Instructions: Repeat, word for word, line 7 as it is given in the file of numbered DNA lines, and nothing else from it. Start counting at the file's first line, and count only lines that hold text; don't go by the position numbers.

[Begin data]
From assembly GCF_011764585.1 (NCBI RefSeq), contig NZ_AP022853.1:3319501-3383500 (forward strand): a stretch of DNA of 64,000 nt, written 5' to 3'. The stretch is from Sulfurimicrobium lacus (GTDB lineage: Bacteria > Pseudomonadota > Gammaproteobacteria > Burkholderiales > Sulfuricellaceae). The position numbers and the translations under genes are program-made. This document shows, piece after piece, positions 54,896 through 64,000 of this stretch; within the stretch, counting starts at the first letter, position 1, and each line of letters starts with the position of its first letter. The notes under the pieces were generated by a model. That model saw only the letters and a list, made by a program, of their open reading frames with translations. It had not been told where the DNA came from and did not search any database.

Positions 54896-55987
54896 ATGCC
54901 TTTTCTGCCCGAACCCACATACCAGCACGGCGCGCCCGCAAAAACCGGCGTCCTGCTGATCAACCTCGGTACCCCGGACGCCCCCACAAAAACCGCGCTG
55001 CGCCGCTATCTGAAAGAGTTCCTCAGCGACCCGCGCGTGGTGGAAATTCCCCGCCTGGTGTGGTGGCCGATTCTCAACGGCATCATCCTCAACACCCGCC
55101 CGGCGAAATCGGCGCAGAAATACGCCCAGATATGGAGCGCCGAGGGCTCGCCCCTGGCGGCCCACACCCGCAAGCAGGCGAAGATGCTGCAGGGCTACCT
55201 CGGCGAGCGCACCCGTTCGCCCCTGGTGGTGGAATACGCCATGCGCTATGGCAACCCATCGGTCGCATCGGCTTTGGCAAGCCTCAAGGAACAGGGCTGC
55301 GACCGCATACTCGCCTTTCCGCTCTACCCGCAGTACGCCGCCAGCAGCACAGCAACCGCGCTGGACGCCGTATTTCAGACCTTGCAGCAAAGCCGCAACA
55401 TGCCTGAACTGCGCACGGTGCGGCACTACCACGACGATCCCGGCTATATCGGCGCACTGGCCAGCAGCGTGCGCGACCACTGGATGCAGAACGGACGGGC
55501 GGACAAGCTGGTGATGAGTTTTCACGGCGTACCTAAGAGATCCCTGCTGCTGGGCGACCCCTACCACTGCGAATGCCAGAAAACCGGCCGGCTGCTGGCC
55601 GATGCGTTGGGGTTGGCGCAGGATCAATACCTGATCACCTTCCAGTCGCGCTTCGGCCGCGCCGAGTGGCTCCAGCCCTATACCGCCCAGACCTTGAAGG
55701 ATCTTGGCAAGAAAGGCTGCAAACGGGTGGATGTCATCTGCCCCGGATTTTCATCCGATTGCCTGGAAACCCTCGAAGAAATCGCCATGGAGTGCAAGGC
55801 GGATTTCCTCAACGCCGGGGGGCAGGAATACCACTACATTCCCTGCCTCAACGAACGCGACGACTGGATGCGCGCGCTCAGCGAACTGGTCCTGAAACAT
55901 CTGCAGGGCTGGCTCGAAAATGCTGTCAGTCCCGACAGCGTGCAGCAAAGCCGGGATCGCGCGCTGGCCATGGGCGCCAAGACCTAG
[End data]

55201 CGGCGAGCGCACCCGTTCGCCCCTGGTGGTGGAATACGCCATGCGCTATGGCAACCCATCGGTCGCATCGGCTTTGGCAAGCCTCAAGGAACAGGGCTGC